During my fifth deployment in the Global War on Terror, I was blessed to be a member of the 2nd Battalion, 6th Infantry Regiment. We operated south of Baghdad in Salman Pak. My unit was commanded by then-LTC Michael Shrout, a man devoted to developing masters of the profession of arms.
LTC Shrout took an interest in my development and used the book Infantry in Battle, initially published in 1934, as our lesson plan for one-on-one mentorship sessions.
Infantry in Battle captivated me from the Introduction written by then-COL and Chief of the Infantry Omar Bradley. You see, there was a classic “rope-a-dope” used by Bradley that I found fascinating. The book began by instructing young officers that the classic training was not effective for World War I and that leaders must use their initiative.
And then….27 chapters dedicated to examples of leaders making unwise decisions based on their lack of adherence to and/or application of sound military doctrine. Boom.
During our second counseling session, I told now-COL Ret. Shrout, “This is awesome. GEN Bradley knew his audience, gained their attention, and then hit them with a punchline without saying ‘we told you so’ – don’t try something new until you know how to do it our way.”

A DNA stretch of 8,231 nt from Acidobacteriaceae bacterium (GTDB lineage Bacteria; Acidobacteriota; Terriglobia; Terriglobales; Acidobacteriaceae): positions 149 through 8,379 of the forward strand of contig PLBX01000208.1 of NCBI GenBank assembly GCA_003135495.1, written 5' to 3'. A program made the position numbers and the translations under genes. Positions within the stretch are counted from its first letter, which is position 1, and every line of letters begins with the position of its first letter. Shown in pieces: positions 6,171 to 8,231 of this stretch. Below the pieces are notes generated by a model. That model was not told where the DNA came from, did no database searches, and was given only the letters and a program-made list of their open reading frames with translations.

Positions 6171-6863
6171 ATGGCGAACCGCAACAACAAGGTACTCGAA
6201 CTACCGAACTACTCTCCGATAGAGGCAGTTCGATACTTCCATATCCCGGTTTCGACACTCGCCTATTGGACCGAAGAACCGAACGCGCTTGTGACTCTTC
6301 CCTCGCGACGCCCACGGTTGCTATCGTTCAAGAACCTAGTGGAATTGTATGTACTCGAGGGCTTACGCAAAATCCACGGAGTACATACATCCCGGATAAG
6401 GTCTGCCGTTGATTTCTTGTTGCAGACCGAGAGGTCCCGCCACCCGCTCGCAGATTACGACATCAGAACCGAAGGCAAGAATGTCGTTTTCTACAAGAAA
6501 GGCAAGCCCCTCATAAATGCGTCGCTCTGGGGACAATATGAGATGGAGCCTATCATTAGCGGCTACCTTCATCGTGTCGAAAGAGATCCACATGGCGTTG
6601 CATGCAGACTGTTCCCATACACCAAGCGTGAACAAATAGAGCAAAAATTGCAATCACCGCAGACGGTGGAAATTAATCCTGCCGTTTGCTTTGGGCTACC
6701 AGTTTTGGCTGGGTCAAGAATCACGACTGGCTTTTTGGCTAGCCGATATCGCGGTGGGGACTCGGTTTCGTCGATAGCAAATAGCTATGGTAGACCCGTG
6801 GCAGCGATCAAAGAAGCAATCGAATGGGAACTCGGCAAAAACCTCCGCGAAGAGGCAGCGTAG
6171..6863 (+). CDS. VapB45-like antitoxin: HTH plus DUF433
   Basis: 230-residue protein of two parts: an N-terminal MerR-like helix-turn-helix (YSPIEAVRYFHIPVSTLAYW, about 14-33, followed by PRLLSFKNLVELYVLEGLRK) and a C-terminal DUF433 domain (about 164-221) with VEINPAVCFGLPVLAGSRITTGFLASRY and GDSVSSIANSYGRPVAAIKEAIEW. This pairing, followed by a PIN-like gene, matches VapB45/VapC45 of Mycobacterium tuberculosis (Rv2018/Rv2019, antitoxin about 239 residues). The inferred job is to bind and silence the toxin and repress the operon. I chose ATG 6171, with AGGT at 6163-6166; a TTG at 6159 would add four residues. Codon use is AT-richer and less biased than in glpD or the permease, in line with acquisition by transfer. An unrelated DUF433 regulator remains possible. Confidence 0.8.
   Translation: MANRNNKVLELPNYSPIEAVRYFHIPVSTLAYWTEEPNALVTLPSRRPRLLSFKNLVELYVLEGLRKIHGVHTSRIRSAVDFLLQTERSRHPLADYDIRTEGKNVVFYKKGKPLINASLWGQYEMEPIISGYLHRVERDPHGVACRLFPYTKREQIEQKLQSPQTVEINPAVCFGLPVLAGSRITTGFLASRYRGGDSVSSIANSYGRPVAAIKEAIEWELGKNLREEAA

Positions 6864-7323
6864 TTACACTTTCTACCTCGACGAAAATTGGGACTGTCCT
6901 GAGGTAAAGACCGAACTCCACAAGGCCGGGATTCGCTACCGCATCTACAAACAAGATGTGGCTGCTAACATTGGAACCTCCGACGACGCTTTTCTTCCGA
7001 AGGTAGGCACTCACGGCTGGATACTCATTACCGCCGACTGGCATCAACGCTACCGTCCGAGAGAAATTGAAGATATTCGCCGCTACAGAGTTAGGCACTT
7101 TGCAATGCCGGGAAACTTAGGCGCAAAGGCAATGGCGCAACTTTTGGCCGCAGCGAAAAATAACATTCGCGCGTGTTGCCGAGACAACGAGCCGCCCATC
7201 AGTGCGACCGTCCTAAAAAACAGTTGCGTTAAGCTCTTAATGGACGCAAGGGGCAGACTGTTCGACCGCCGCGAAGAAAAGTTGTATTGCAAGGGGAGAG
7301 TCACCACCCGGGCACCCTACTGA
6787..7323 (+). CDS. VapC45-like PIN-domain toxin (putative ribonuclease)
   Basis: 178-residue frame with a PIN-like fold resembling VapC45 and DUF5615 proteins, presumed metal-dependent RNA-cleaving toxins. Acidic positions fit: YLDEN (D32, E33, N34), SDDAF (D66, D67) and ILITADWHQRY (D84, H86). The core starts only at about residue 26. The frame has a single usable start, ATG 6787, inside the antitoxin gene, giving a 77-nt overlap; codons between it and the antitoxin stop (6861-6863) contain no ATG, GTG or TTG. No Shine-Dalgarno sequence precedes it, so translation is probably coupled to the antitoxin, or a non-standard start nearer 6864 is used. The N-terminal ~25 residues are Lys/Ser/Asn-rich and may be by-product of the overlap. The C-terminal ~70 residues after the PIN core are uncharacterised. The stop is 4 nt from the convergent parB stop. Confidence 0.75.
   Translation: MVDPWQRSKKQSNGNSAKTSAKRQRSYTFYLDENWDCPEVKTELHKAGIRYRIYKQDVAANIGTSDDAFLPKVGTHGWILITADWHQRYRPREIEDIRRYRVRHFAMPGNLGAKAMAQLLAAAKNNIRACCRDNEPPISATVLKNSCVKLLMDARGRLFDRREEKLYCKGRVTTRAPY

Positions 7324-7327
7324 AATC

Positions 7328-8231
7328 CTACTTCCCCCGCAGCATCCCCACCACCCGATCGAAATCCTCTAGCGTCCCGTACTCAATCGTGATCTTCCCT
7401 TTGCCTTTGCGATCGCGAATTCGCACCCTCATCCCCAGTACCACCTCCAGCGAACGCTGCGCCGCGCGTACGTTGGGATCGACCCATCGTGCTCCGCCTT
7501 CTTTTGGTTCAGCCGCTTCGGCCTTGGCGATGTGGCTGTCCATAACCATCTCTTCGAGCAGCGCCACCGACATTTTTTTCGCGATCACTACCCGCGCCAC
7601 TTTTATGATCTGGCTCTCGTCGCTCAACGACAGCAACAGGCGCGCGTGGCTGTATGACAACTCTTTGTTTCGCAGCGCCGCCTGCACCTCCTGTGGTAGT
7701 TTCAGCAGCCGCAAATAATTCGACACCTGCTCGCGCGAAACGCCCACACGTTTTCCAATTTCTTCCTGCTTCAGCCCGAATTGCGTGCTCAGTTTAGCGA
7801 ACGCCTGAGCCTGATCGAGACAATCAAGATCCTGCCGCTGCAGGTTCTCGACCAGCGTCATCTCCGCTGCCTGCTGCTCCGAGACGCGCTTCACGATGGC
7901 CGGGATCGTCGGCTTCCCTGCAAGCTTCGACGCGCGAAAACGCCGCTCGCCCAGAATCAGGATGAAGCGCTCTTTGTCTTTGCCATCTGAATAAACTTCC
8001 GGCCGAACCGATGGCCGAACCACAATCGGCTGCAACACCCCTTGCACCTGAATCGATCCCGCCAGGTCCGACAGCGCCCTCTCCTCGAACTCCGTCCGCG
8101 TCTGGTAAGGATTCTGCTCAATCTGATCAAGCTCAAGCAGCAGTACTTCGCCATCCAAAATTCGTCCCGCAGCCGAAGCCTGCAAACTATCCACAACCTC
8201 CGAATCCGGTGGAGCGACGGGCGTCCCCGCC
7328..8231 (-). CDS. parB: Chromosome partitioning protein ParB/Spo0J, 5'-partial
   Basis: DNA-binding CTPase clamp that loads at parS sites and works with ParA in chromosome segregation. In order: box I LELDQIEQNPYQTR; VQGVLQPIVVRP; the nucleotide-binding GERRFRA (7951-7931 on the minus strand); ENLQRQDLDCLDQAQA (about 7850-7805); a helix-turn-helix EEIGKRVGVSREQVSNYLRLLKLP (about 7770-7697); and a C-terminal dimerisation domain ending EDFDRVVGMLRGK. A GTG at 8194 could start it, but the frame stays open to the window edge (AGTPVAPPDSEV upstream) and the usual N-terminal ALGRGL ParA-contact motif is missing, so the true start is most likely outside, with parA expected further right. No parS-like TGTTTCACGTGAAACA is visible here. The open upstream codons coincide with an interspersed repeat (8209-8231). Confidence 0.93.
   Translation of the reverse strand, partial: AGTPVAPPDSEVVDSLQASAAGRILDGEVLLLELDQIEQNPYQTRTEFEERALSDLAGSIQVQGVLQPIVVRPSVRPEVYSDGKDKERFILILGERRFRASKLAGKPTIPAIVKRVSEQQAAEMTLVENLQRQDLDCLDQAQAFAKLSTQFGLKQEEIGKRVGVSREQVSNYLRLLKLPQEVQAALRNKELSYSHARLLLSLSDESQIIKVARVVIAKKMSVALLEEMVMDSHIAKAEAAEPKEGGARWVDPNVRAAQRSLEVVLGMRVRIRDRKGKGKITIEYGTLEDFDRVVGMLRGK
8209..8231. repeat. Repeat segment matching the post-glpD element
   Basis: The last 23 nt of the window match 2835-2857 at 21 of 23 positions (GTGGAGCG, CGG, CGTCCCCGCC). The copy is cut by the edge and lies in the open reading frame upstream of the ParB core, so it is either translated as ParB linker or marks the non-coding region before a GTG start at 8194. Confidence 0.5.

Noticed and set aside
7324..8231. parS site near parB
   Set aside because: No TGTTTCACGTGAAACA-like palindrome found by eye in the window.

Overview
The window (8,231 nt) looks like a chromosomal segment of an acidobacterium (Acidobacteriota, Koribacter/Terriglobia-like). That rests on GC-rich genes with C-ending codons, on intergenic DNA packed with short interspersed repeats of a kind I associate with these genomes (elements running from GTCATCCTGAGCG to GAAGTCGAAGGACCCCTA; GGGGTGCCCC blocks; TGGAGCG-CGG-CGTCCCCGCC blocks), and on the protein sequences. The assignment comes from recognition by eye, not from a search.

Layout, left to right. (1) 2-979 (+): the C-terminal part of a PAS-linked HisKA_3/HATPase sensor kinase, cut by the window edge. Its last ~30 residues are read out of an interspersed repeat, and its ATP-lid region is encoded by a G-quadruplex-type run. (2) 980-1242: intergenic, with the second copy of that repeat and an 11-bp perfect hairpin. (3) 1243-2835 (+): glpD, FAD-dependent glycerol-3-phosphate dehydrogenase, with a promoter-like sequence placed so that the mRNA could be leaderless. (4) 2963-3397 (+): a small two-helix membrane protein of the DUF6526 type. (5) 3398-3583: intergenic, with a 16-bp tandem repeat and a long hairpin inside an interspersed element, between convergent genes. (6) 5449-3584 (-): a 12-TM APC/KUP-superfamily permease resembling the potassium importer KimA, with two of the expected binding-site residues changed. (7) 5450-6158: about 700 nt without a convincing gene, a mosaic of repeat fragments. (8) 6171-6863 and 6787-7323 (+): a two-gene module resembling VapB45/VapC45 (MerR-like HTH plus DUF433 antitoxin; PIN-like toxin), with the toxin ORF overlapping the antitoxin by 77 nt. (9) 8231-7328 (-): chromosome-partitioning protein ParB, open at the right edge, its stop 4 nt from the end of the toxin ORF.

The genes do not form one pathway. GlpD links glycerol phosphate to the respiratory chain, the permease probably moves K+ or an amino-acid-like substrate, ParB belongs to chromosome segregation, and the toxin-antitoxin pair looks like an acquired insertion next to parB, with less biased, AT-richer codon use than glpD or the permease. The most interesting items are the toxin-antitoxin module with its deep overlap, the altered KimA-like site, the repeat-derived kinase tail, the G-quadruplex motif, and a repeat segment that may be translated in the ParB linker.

My battalion commander smiled.
For followers of Jesus Christ, one of the big questions we ask routinely is, “Why did Jesus cry out on the cross, ‘My God, my God, why have you forsaken me?‘”
A fair question if you ask me, and over the years, I have heard numerous explanations. Here are the two most common in short:
1. Jesus was in pain, taking on the sins of the world. His human form needed relief.
2. Jesus cried out, and that act showed his human separation from God.
BUT, take a look at Psalm 22. Did Jesus cry out on the cross in anguish – or – did Jesus continue to teach in the style he used throughout his ministry?
Jesus was a scholar of Jewish teaching and often began his instruction or answers to questions by showing that he was rooted in the doctrine of the God that set Israel apart as His chosen people. Quoting from what we call the Old Testament, Jesus began his teachings by giving importance to all God had done leading up to the point of his teaching.
So in suffering, Jesus once again did what he always did. He started with a song of King David that spoke of the dominion of God over the world and the coming salvation for those who believe.
All the ends of the earth
will remember and turn to the Lord,
and all the families of the nations
will bow down before him,
for dominion belongs to the Lord
and he rules over the nations.
I hope you are smiling, Gator 6. I think I found the answer right where it was hidden – in the book.
Build your house on the Rock.